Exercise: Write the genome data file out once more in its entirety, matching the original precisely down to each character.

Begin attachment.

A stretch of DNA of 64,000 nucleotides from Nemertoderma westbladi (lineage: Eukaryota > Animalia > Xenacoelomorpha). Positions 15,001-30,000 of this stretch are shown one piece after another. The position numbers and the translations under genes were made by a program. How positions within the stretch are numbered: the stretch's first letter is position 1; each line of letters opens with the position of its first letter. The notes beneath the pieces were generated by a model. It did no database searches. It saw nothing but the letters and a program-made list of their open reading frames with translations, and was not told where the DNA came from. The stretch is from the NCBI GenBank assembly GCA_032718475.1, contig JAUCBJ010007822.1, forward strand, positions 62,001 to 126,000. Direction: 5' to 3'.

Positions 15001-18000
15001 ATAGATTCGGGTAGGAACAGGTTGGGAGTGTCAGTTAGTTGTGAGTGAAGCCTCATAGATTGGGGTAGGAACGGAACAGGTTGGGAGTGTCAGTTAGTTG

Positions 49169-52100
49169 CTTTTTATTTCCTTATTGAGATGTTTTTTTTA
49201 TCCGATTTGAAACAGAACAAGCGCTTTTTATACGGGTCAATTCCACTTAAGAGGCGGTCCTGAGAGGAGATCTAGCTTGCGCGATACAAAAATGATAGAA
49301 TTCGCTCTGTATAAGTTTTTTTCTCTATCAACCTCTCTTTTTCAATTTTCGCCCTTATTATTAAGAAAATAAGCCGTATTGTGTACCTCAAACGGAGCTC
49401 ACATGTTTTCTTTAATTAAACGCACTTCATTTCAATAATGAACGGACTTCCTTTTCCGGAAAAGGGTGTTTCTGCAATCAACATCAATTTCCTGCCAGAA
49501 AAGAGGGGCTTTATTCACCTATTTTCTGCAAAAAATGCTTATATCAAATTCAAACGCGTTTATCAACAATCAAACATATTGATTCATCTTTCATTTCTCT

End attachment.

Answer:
A stretch of DNA of 64,000 nucleotides from Nemertoderma westbladi (lineage: Eukaryota > Animalia > Xenacoelomorpha). Positions 15,001-30,000 of this stretch are shown one piece after another. The position numbers and the translations under genes were made by a program. How positions within the stretch are numbered: the stretch's first letter is position 1; each line of letters opens with the position of its first letter. The notes beneath the pieces were generated by a model. It did no database searches. It saw nothing but the letters and a program-made list of their open reading frames with translations, and was not told where the DNA came from. The stretch is from the NCBI GenBank assembly GCA_032718475.1, contig JAUCBJ010007822.1, forward strand, positions 62,001 to 126,000. Direction: 5' to 3'.

Positions 15001-18000
15001 ATAGATTCGGGTAGGAACAGGTTGGGAGTGTCAGTTAGTTGTGAGTGAAGCCTCATAGATTGGGGTAGGAACGGAACAGGTTGGGAGTGTCAGTTAGTTG

Positions 49169-52100
49169 CTTTTTATTTCCTTATTGAGATGTTTTTTTTA
49201 TCCGATTTGAAACAGAACAAGCGCTTTTTATACGGGTCAATTCCACTTAAGAGGCGGTCCTGAGAGGAGATCTAGCTTGCGCGATACAAAAATGATAGAA
49301 TTCGCTCTGTATAAGTTTTTTTCTCTATCAACCTCTCTTTTTCAATTTTCGCCCTTATTATTAAGAAAATAAGCCGTATTGTGTACCTCAAACGGAGCTC
49401 ACATGTTTTCTTTAATTAAACGCACTTCATTTCAATAATGAACGGACTTCCTTTTCCGGAAAAGGGTGTTTCTGCAATCAACATCAATTTCCTGCCAGAA
49501 AAGAGGGGCTTTATTCACCTATTTTCTGCAAAAAATGCTTATATCAAATTCAAACGCGTTTATCAACAATCAAACATATTGATTCATCTTTCATTTCTCT